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Care and Conserve, not Consume! Louise Pardoe

Louise Pardoe, MSc Holistic Science

I woke up at 5am this morning; the howling wind and driving rain outside my bedroom window whirling around the little cottage that I live in, shaking the very foundations of the building.

The room was pitch black, yet instantly I was wide awake.

“Not more rain!” I said to myself silently, wondering whether my bare feet would be greeted with dry carpet when I swung my legs out of bed, or slide into icy cold water up to my ankles.

Arriving home in Devon after spending Christmas with my parents in the Midlands, my husband and I walked through the front door having travelled for hours through appalling weather conditions consisting of torrential rain and gusts of wind up to 80 mph – the second major storm the UK had experienced over the Christmas period. As we stepped over the threshold with visible relief that we had made it home, our feet connected with a very soggy carpet and we were greeted with pools of water in the kitchen!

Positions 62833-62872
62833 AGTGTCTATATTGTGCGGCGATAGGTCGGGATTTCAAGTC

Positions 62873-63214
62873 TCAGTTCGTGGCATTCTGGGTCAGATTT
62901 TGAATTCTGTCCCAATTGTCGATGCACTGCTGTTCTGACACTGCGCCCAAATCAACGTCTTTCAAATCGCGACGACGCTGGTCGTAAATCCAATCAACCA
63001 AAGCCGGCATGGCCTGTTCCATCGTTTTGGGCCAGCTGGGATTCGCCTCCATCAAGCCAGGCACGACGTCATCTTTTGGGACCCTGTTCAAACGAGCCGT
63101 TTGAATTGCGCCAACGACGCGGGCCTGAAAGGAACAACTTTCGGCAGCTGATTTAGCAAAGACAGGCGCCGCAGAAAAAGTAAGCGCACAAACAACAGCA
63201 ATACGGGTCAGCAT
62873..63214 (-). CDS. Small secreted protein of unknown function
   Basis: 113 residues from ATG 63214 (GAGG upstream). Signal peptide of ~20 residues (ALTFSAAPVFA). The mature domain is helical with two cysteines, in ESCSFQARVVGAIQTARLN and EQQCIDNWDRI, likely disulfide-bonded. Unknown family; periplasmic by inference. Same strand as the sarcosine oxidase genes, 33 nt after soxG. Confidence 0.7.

Even though we live high on a hill, we had been affected by the ferocity of nature and discovered our home flooded like many others up and down the UK. So, this morning when my eyelids sprang open and my ears were gifted the sound of Mother Nature’s third major storm in as many weeks I have to confess I did wonder what would greet me when daylight came.

Yet, more than that, while I listened to the storm raging outside in the inky blackness I was struck by how different my waking thoughts were compared with fifteen years ago. During the early part of the 2000’s my mind was filled to the rafters with concerns about my mortgage, working extra hours to secure a promotion and wage increase, what holiday I was going to have that year, whether I was paying enough into my pension.